Lady slippers, aka slipper orchids, amaze and inspire. Many orchid lovers specialize in growing these fascinating beauties. If you received a lady slipper gift for Mother’s Day, it’s most likely a Paph, or Paphiopedilum. Over 100 Paph species have been crossbred into countless hybrids. Their flowers all have a distinctive pouch which makes the blooms look enough like footwear to inspire the slipper nickname. Paphs are native to Southeast Asia and some South Pacific islands.
Paphs are certainly the most common slipper orchids, but there are also other varieties. Like Paphs, Phrags and Cyps have flowers with a pouch, and fortunately, they also have short nicknames. Phrags, or Phragmipediums, have brilliant colors and wild shapes. Phragmipedium kovachii, or PK, electrified the plant world in 2001 when its huge purple blooms were discovered in the Peruvian jungle. Other Phrags have petals which droop to the ground, reaching 2 ½ feet (76 cm) or more. Phrags are native to tropical jungles in Central and South America.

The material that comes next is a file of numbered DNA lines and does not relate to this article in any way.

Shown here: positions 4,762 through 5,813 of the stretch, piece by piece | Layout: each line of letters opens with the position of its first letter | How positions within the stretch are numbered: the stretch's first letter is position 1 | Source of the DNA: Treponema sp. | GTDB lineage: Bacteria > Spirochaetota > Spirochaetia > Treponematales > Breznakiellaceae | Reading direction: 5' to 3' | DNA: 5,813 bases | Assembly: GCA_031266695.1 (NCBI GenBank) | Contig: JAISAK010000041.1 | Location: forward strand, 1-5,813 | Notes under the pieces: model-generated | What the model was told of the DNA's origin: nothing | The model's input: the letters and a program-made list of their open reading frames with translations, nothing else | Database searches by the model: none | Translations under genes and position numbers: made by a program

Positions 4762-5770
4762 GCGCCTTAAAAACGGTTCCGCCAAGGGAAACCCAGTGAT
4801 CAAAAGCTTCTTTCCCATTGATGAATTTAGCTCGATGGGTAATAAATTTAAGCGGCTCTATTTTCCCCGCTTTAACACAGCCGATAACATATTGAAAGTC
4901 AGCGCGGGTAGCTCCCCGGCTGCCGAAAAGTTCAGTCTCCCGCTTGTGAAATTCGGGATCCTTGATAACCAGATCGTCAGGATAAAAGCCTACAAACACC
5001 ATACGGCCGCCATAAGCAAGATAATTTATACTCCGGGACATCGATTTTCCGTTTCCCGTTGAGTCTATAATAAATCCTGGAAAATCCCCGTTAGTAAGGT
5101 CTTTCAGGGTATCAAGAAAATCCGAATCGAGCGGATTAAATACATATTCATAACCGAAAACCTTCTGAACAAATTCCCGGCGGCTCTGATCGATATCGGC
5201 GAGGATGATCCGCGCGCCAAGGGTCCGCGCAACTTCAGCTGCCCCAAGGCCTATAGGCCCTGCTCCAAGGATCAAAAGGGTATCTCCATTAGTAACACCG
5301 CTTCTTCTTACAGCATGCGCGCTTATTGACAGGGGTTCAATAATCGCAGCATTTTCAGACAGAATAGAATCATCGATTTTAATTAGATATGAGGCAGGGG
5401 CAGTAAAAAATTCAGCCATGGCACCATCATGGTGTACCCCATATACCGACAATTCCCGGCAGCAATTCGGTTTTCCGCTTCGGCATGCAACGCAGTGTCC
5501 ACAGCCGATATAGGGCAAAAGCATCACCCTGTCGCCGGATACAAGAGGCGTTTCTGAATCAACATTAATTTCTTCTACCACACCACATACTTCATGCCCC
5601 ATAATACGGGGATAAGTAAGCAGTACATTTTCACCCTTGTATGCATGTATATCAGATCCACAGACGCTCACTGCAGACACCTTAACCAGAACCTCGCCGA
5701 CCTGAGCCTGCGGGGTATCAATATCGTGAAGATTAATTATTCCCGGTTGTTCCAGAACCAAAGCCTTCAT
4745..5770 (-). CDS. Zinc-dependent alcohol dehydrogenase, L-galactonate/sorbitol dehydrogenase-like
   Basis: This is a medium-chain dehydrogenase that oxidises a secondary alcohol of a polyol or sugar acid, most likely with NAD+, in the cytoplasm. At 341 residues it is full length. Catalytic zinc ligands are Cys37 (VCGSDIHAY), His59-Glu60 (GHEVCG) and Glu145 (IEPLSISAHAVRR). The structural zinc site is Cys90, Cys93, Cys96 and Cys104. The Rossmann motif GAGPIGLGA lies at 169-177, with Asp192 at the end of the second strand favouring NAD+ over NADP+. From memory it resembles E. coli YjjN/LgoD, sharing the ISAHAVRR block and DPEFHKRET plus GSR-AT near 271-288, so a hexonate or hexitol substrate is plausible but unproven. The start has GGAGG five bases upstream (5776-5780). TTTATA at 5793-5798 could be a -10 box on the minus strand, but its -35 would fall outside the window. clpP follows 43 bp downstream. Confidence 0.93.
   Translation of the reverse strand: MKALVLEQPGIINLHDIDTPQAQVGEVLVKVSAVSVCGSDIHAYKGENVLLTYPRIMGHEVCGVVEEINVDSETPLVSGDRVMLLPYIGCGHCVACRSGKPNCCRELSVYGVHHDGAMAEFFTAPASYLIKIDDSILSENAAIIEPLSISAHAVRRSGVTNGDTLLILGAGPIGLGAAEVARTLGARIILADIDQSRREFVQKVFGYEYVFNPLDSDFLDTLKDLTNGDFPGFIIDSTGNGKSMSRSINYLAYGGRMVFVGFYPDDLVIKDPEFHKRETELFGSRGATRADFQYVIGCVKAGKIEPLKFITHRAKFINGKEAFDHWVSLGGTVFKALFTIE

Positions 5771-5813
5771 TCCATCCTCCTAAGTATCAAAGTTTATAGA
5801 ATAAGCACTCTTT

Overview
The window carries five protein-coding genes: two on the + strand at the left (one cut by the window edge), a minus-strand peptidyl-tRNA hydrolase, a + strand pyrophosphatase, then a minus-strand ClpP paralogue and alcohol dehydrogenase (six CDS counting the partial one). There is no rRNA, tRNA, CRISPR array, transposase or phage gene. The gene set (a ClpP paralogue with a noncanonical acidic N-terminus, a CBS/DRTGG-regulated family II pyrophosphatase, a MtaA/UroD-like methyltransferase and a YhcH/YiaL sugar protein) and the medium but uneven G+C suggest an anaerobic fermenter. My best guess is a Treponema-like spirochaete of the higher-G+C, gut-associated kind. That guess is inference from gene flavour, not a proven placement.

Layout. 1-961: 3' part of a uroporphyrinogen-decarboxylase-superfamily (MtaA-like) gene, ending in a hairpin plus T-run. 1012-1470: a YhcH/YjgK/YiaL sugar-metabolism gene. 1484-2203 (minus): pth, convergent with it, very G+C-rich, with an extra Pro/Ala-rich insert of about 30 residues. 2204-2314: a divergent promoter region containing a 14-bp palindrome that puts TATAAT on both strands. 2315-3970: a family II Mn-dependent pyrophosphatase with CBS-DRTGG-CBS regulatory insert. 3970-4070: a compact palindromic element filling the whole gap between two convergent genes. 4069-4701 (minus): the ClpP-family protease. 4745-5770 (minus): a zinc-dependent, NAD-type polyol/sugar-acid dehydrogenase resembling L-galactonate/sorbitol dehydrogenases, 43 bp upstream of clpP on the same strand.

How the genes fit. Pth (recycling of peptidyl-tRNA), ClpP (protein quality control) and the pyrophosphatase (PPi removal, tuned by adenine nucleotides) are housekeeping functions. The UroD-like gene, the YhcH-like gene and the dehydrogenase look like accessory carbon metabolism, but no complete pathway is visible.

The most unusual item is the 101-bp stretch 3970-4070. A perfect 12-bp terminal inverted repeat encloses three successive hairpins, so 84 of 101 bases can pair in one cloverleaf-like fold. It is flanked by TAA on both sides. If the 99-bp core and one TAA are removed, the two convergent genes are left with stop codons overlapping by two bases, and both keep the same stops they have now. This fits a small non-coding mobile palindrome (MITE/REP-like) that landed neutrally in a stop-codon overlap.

Cyps, or Cypripediums, include lady slippers native to the USA, Canada, Europe, and parts of Asia. They’re sometimes known as moccasin flowers. All types of lady slippers need regular watering and moist, shady conditions to mimic their homes near the rainforest floor. Most live as terrestrials, and need repotting every year or two. Paphs are easy to grow in a home or office, and are popular choices for novice orchid growers. Many Phrags and Cyps have special soil and watering requirements, and are best for experienced growers.
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